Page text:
Determinants of firms’ total factor productivity in manufacturing industry in Vietnam: An approach of a cross-classified model
Nguyễn Thị Hoàng Oanh
This study investigates the determinants of total factor productivity in manufacturing firms in Vietnam using the cross-classified multilevel model. This model enables the study to provide a more proper estimation and to make clear distinctions between firms, region-specific effects, and sector-specific effects. This study combined a data set of Vietnamese manufacturing firms and sectoral variables gathered from the annual data of the Vietnam Enterprises Survey, Technology Competitiveness Survey, and some regional variables from the General Statistics Office’s Province Competitive Index during the period from 2011 to 2014. The study found that the main source of firm total factor productivity heterogeneity mostly originates at the firm level. In addition, the interaction between regional (provincial) and sectoral factors also contribute considerably to total factor productivity heterogeneity among firms. At the firm level, both firm size and expenses on technology have a significant positive effect on firm total factor productivity. In addition, firms with exporting activities seem to have higher total factor productivity. At the regional level, the provinces with a high ratio of well-trained employees may have a positive impact on firm total factor productivity in that province. At the sectoral level, the concentration of sectors in a province may benefit firms belonging to that sector in that province. More interestingly, the study also indicates that the concentration of sectors in a province may benefit firms located in the provinces with a ratio of better-trained employees. These findings could lead to policies not only at the firm level but also at the regional level and sectoral level to enhance total factor productivity.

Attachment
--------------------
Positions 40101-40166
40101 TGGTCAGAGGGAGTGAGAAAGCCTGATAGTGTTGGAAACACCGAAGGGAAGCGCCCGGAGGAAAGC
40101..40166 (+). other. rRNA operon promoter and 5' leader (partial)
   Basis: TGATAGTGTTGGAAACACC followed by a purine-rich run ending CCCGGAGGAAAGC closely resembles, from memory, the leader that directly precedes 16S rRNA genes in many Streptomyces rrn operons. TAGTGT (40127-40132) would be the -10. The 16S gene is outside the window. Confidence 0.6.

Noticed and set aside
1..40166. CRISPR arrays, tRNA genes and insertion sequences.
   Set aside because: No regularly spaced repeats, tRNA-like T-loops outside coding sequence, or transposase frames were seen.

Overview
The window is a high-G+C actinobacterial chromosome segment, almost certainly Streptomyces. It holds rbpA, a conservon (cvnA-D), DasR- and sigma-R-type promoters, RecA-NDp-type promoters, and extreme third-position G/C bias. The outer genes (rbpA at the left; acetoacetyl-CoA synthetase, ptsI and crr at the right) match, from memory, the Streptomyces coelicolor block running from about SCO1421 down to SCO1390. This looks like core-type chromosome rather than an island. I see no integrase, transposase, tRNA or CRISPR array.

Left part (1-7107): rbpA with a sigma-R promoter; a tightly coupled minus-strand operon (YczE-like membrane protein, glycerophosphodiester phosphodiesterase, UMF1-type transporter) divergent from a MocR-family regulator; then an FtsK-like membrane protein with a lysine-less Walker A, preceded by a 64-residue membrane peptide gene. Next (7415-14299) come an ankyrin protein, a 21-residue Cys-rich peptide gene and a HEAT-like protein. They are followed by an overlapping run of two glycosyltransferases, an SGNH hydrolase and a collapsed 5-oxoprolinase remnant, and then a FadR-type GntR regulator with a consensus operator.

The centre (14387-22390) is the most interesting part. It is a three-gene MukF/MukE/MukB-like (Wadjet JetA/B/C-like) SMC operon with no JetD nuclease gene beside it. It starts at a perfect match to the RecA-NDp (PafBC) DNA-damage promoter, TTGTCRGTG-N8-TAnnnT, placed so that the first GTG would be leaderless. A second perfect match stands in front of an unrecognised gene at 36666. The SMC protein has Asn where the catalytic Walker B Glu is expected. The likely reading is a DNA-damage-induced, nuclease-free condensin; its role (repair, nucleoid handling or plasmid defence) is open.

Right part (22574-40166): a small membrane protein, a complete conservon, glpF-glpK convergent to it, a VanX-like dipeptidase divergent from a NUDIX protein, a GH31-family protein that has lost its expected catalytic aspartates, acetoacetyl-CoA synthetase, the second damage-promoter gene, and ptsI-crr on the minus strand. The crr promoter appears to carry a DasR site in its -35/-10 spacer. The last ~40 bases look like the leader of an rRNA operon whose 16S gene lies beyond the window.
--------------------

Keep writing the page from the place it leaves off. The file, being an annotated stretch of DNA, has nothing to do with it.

Total Factor Productivity; Cross-classified multilevel models; Localized industry.